The team – product owner and engineers alike – understood that the checkout code was a mess of repeated code, bloated models and a dearth of test coverage. This team agreed that the next feature within the checkout code would include the work to refactor the existing code and add test coverage. When the product owner presents the next phase of work – implementing a Stripe-based checkout flow – the team assigns higher point estimates to those features, discussing the specific types of refactoring that would have to take place before they proceed with the feature.

The net result? The codebase becomes cleaner, more expressive and reliable with every new feature release, resulting in a higher overall throughput for the team.

What if this feature needs to ship ASAP otherwise the company risks bankruptcy?  In cases where technical debt must be paid down outside the context of building a feature, an explicit contract with product ownership may be necessary. Healthy teams will communicate the risk/reward of taking on technical debt tasks in the code.

Three more ways your team can pay down your technical debt:

  • Agree on a specific composition of velocity points to divide among tasks. Every iteration, the team agrees to do 70% feature work and 30% technical debt.
  • Consider whether technical debt is so endemic in the system that the organization requires a larger initiative behind it – its own dedicated team & resources. In these cases, these teams will need to seek a sponsor from the organization with the ability to allocate more engineers and have its own technical debt project devoted to it.
  • Communicate clearly with product owners the types of technical debt in the system and how they affect overall product metrics: technical debt may slow down team velocity, raise the rate of regressions, or negatively affect system performance. Use this type of language when communicating with product owners and business stakeholders so they can understand the true cost of ignoring debt.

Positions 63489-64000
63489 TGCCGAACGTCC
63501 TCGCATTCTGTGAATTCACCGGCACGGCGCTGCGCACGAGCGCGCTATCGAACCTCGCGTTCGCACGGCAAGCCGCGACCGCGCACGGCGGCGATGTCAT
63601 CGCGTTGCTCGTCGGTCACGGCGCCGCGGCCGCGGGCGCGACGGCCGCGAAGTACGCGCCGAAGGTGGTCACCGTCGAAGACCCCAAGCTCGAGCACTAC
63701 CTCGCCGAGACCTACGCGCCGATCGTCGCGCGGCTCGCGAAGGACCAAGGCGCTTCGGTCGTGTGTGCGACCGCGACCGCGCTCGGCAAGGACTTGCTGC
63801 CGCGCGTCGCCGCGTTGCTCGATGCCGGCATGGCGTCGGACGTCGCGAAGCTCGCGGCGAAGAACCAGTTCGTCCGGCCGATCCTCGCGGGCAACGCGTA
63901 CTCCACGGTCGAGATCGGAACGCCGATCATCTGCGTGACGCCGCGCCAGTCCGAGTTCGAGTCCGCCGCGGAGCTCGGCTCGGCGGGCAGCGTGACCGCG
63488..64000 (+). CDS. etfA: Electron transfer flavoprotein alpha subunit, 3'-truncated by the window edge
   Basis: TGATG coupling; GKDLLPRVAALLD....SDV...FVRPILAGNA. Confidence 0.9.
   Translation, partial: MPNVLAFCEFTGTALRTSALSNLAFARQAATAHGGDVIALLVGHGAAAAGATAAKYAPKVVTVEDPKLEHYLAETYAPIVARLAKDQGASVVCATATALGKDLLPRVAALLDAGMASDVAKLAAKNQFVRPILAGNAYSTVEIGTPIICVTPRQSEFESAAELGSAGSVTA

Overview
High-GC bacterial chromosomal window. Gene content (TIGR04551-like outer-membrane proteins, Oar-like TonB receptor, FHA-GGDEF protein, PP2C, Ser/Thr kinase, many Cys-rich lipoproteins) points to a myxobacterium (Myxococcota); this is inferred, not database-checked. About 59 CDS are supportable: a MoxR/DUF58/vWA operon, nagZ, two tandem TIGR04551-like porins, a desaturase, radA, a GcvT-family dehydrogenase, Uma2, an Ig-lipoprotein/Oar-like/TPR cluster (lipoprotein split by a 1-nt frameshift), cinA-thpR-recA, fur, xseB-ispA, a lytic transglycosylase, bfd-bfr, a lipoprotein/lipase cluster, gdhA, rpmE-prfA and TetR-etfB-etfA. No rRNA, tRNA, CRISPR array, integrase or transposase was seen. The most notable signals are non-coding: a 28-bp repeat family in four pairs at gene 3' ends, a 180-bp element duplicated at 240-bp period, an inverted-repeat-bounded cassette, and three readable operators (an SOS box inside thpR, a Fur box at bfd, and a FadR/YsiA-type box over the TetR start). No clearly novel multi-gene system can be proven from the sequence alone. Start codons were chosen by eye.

6. They learn to love slack time

Recently, SuperStartupCorp began introducing “slack time” into their Scrum development process. Prior to this, the company had a history of running its development teams at 100% capacity developing features and fixing bugs. If a developer finished work ahead of schedule, they were given another task to begin. If the developer was running behind schedule, the developer would feel the pressure from the team to deliver, burning the candle at both ends to catch up. The company found that teams consistently over-promised and under-delivered on their sprint commitments, leading to declining morale and burnout. The high-pressure, commitment-driven nature of their process had caused the team to make commitments that they could not deliver on.

Slack, a concept taken from operations theory, states that efficient systems cannot always run at 100% capacity. They need slack – capacity wiggle room – to function optimally. For example, if the team is always scrambling to work long hours to reach their sprint goals, any critical bug that appears out of the blue within a landscape of a stressed-out team will cause more chaos in the project than if the team had been operating at 80%. Slack can take the form of making operational room for paying down technical debt, training an employee, or simply giving employees ample time to rest and work reasonable hours.